LEGENDARY CIRCUS promoter P.T. Barnum reportedly said, “There’s no such thing as bad publicity.” So we will take last week’s negative editorial (The “Annual Ornament:” Announced by NH League of What?) from the Union Leader for what it is, more publicity for our Annual Ornament announcement.

We are also aware of the saying, “Never pick a fight with someone who buys ink by the barrel.” However, we are so puzzled and saddened that the announcement of the 2019 handcrafted ornament by Meggin Dossett elicited such a seemingly random and negative shot at our organization, we feel obliged to respond.

Being selected as the Annual Ornament designer and maker is a coveted honor and something to be celebrated. We are disappointed that the Union Leader felt the need to direct its social commentary at a recognized, time-honored tradition at the League of New Hampshire Craftsmen, simply because of its name.

In the 32 years of our ornament program it has always been titled the “Annual Ornament.” “Annual” because a new one is produced each year and “ornament” because it is a “decorative accessory designed to enhance the appearance of something else.” We are delighted that thousands of people choose to decorate their Christmas trees, kitchen windows, living rooms, nurseries and other parts of their homes with our Annual Ornament.

The ornaments are given as gifts throughout the year for weddings, baby showers, birthdays and yes … for Christmas. We are grateful for all those who support the league by collecting these ornaments year after year.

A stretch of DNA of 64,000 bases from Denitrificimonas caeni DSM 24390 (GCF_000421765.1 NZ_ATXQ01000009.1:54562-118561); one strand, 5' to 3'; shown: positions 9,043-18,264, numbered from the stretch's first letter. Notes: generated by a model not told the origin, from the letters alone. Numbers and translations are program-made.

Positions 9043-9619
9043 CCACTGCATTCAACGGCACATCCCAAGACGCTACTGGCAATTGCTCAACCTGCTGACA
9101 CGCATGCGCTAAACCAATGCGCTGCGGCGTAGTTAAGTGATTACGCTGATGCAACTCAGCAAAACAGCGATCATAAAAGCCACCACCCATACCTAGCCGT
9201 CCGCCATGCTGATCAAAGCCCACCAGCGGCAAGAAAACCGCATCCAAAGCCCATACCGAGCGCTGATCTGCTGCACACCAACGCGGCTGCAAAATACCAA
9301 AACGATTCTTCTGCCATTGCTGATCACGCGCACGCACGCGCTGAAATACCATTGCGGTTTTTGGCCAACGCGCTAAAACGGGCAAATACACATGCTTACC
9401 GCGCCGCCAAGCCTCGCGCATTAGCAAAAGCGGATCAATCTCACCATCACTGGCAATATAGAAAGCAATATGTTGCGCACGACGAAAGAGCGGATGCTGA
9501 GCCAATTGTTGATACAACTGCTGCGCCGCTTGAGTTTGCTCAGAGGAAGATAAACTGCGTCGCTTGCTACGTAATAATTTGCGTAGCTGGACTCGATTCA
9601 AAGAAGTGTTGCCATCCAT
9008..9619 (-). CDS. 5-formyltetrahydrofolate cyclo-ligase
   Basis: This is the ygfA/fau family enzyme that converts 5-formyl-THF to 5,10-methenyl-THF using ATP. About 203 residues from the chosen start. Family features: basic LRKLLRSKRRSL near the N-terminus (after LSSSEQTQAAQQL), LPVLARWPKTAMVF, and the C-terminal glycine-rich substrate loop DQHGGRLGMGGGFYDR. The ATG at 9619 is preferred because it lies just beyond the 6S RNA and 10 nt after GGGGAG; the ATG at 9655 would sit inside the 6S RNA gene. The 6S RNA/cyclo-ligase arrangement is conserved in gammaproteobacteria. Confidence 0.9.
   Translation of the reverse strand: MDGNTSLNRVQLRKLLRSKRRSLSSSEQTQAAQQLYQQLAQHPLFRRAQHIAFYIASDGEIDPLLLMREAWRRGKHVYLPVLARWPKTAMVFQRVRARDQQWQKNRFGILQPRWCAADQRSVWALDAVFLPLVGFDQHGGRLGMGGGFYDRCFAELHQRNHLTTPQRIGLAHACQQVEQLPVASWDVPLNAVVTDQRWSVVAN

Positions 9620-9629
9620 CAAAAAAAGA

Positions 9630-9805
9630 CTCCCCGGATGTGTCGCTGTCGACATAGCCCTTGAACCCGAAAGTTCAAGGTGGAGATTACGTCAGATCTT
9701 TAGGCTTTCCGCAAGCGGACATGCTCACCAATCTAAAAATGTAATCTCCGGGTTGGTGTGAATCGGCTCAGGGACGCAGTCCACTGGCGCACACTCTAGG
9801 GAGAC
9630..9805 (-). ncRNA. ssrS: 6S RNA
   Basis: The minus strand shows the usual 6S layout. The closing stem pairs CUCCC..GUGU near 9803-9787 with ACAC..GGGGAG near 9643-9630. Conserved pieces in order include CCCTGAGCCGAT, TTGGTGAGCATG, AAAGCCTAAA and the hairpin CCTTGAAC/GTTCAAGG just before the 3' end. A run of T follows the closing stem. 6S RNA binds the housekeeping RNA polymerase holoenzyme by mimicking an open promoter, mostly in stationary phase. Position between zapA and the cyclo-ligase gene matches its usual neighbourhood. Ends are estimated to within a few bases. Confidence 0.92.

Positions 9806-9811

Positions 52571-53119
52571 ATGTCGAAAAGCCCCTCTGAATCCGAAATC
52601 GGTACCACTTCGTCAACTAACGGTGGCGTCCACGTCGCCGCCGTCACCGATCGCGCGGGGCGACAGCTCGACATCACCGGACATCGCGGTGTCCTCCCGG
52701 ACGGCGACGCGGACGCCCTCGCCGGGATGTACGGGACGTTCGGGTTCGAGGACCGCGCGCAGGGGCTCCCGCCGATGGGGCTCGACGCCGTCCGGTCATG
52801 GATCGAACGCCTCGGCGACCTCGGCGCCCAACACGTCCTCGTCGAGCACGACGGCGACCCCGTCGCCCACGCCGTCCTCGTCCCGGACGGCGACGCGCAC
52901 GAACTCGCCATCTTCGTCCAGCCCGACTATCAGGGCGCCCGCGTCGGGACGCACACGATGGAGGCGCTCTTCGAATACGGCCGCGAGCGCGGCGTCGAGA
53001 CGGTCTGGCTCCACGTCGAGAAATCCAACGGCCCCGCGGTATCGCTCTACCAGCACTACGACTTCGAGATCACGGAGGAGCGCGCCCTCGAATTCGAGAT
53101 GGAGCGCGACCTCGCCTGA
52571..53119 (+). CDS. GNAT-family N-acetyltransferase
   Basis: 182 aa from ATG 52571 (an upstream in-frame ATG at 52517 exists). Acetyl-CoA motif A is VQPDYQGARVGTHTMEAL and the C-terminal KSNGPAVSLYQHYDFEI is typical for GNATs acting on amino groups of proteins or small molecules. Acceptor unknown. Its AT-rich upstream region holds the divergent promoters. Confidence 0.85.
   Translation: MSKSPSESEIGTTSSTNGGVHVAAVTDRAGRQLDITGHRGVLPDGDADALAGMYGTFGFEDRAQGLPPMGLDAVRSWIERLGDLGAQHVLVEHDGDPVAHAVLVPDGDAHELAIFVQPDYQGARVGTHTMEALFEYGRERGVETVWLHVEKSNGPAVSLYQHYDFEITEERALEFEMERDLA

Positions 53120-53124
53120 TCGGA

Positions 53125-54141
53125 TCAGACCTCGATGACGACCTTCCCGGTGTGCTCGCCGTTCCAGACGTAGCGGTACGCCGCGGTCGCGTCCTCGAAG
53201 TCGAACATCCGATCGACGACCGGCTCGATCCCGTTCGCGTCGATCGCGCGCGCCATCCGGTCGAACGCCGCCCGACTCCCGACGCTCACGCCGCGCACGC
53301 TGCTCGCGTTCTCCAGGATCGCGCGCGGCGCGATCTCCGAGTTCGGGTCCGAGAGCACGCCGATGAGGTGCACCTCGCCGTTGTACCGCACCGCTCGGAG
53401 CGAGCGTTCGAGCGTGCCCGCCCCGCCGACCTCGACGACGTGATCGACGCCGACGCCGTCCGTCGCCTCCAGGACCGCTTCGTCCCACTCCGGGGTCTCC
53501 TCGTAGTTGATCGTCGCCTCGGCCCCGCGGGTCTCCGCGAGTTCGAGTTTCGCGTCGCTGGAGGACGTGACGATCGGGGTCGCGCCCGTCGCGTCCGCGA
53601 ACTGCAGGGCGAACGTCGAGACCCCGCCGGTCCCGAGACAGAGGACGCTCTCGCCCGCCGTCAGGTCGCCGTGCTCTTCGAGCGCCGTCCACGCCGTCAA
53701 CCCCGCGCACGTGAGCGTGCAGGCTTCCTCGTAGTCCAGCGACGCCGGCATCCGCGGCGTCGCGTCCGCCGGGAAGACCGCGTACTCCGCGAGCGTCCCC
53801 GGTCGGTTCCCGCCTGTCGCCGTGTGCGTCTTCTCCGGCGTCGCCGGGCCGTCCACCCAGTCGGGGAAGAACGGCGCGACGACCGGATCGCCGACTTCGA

We do not shy away from any mention of Christmas, but simply wish to provide financial opportunities to our craftsmen and Fine Craft Galleries year-round, and encourage customers to purchase ornaments throughout the year, rather than designating the ornament for just one holiday each year.

This past Christmas season, our Fine Craft Galleries and League Exhibition Gallery featured Christmas trees adorned with both our Annual Ornament and many other beautiful ornaments created by our juried members.

As for the concern with the term “Craftsmen,” we assume the Union Leader is not fully aware of the rich history and tradition of our organization, including its name. Governor John Winant created the New Hampshire Commission of Arts and Crafts in 1931; this seven-member commission, which later became the league, included women. Eighty-eight years later, the league of today has an executive director who is both a woman and a craftsman. Our board of trustees is comprised of women and men; our nine Fine Craft Gallery managers are all women and we have a body of more than 700 active juried members who are both women and men.

The definition of craftsman is “a person who practices or is highly skilled in a craft.” We believe this aptly describes our juried members.

We appreciate that many are sensitive to terms that may appear gender specific; however, until our membership should determine a change in course, we proudly stand by the name of this iconic cultural organization. Given the aforementioned editorial, we suspect the Union Leader would soundly criticize us if we changed our name to “Craftspeople,” yet today they take a shot at us because we haven’t.

We welcome the Union Leader’s interest in our organization, which is a major contributor to the creative economy in New Hampshire. As a nonprofit organization, we find ourselves at a critical point in time when we are striving to keep craft and the makers of it relevant. Our Fine Craft Galleries face the daily challenges of brick and mortar stores with the prevalence of the online marketplace.

We encourage everyone to visit us at one of our nine Fine Craft Galleries throughout the state, our 86th Annual Craftsmen’s Fair in August, or the Capital Arts Fest in September.

Miriam Carter is executive director of the League of New Hampshire Craftsmen.